In an article for The Michigan Daily, reporter Alex Harring wrote about U-M students who are advocating against a controversial state reading law. Among them is Educational Studies student Gabriel DellaVecchia, one of the founders of Don’t Leave Us Behind, a campaign addressing the fact that 5,000 third grade students could be held back each year under the new law, which requires Michigan schools to identify and retain third graders who struggle with reading and writing.
DellaVecchia, who taught with Denver Public Schools before coming to the SOE, said Colorado and other states have similar policies in place, though the retention component is optional.
“Denver Public Schools, as a district, said they didn’t believe in retention, so they actually had a letter that we could share with families and say, it is the guidance of the district that retention is not the best option to help support your child in reading,” DellaVecchia said. “In my three years of teaching in Colorado, not a single family in my classroom, and as far as I know, not a single family at my school, selected retention for their child.”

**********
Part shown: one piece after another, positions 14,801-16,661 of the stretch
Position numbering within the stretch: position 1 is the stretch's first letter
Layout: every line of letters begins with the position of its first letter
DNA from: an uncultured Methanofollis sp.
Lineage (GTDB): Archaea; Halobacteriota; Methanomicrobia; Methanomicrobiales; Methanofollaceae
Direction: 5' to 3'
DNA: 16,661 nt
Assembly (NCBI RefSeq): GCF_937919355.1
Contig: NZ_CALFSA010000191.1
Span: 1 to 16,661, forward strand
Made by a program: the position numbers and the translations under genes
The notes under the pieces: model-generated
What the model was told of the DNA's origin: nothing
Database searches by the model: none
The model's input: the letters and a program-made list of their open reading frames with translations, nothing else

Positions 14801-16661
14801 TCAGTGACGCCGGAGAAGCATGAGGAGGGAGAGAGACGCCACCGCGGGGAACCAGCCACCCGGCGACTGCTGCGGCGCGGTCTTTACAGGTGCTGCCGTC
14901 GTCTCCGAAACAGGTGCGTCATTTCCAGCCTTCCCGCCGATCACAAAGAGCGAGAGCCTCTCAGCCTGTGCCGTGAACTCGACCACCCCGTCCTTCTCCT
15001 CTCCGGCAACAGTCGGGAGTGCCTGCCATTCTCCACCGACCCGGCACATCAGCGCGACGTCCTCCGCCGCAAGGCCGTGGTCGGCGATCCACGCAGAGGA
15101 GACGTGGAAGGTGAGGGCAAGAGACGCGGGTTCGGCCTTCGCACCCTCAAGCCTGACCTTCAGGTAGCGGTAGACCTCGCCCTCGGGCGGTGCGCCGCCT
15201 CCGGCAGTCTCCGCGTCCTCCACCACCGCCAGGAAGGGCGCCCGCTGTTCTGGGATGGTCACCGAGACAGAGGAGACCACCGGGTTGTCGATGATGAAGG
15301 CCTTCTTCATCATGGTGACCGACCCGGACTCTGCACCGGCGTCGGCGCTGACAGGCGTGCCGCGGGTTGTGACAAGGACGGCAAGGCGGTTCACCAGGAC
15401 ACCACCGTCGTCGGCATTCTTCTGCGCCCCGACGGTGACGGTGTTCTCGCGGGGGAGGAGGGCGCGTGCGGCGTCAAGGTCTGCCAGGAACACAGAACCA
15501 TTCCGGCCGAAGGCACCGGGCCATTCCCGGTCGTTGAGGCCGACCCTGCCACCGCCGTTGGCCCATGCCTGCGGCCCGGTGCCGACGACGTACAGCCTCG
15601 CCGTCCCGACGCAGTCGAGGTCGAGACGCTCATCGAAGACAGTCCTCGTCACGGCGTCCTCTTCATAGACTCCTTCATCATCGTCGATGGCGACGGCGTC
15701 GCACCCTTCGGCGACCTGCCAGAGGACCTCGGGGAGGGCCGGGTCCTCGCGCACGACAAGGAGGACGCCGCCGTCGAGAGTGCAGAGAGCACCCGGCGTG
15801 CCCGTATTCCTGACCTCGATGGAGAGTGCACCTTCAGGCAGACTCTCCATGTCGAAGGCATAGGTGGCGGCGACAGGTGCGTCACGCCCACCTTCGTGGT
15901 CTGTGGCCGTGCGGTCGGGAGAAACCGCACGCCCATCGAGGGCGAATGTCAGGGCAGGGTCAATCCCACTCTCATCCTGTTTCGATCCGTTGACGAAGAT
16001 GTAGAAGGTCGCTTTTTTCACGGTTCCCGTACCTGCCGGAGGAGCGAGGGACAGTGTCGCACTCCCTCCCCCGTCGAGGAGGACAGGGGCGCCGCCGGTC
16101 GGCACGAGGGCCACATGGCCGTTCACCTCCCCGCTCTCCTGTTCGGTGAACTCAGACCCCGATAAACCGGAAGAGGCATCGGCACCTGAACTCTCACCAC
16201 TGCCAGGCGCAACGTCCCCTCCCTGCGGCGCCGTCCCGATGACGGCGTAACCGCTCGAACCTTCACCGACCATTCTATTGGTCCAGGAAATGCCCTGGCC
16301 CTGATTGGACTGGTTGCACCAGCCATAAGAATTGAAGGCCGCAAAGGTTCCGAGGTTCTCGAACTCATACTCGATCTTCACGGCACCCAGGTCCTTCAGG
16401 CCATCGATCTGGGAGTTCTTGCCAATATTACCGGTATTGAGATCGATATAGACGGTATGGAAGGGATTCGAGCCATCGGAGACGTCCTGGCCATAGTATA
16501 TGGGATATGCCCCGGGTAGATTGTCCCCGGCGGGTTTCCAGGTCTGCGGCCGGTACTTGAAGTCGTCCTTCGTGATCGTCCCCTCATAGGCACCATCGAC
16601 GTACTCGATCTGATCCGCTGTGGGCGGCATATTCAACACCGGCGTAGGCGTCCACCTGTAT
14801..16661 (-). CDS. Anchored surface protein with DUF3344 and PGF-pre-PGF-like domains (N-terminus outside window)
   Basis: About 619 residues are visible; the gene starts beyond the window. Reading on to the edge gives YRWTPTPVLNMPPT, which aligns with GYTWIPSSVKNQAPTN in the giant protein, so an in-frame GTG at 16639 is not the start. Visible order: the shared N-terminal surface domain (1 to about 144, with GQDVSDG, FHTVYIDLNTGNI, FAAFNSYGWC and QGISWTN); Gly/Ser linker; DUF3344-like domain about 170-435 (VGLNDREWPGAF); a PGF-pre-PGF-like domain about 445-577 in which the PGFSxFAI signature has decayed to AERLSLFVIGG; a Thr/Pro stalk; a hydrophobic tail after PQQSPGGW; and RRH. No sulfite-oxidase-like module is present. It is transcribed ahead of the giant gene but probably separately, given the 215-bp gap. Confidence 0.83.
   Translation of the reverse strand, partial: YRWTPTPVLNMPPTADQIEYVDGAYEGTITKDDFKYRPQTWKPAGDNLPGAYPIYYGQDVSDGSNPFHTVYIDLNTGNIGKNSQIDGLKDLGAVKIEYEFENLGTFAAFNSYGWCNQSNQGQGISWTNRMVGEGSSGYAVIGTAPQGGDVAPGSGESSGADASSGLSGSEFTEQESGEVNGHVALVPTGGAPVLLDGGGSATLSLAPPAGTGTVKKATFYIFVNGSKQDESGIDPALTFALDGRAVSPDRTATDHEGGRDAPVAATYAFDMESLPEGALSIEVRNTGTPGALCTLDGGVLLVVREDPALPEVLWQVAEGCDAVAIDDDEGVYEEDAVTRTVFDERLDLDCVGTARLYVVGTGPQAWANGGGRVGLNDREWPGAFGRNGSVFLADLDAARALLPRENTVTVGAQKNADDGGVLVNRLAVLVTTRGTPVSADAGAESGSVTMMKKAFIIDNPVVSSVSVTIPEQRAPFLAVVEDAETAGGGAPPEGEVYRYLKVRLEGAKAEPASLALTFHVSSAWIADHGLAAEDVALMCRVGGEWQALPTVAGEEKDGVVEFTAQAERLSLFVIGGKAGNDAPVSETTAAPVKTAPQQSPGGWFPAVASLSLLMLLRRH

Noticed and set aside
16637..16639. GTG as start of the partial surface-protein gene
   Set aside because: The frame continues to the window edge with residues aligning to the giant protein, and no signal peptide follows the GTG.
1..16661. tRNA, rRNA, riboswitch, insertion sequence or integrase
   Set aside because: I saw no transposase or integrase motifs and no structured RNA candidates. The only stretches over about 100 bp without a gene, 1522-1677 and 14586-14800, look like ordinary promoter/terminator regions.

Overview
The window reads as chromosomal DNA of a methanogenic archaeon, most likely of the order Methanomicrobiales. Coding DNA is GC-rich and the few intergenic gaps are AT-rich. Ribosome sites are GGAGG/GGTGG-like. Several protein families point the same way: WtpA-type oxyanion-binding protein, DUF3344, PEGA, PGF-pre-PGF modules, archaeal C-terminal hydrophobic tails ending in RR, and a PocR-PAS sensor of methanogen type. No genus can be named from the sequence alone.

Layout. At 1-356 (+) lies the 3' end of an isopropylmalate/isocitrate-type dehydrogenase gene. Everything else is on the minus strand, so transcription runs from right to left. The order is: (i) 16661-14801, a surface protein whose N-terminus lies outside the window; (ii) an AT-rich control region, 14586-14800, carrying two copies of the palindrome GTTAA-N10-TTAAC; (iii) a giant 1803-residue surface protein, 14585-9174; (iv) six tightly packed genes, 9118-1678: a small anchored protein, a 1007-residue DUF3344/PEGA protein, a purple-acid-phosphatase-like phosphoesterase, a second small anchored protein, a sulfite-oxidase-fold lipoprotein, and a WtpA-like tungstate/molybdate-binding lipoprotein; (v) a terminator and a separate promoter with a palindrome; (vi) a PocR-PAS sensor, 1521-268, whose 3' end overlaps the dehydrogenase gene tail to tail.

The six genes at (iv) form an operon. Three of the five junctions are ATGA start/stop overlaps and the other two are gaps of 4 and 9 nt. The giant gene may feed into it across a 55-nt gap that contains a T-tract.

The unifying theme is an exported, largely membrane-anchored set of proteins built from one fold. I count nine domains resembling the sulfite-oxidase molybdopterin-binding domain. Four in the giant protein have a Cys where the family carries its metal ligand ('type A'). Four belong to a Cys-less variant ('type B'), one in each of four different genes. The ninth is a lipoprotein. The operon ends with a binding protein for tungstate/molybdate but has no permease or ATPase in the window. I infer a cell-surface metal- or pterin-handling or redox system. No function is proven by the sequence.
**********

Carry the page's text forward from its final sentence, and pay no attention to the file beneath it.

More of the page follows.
The law has drawn controversy since it was passed in Michigan in 2016. While proponents say it sets a standard to ensure students do not fall behind and receive the support they need, critics note research indicating negative psychological and social impacts of retention on children, in addition to the added costs to the government. Students who are retained are also more likely to drop out.
At least 25 states have similar legislation in place. Under Michigan’s version of the law, there are exemptions, though critics question if these favor those with the resources to obtain them. These “good faith exemptions” can include students enrolled in special education with an individualized education plan, limited English with less than three years of instruction in an English language learner program, and enrollment in their current school for less than two years with evidence they did not have an individual reading improvement plan.
In addition to lobbying policymakers, DellaVecchia said that the Don’t Leave Us Behind Campaign has been meeting with community groups across the state to educate people on the law.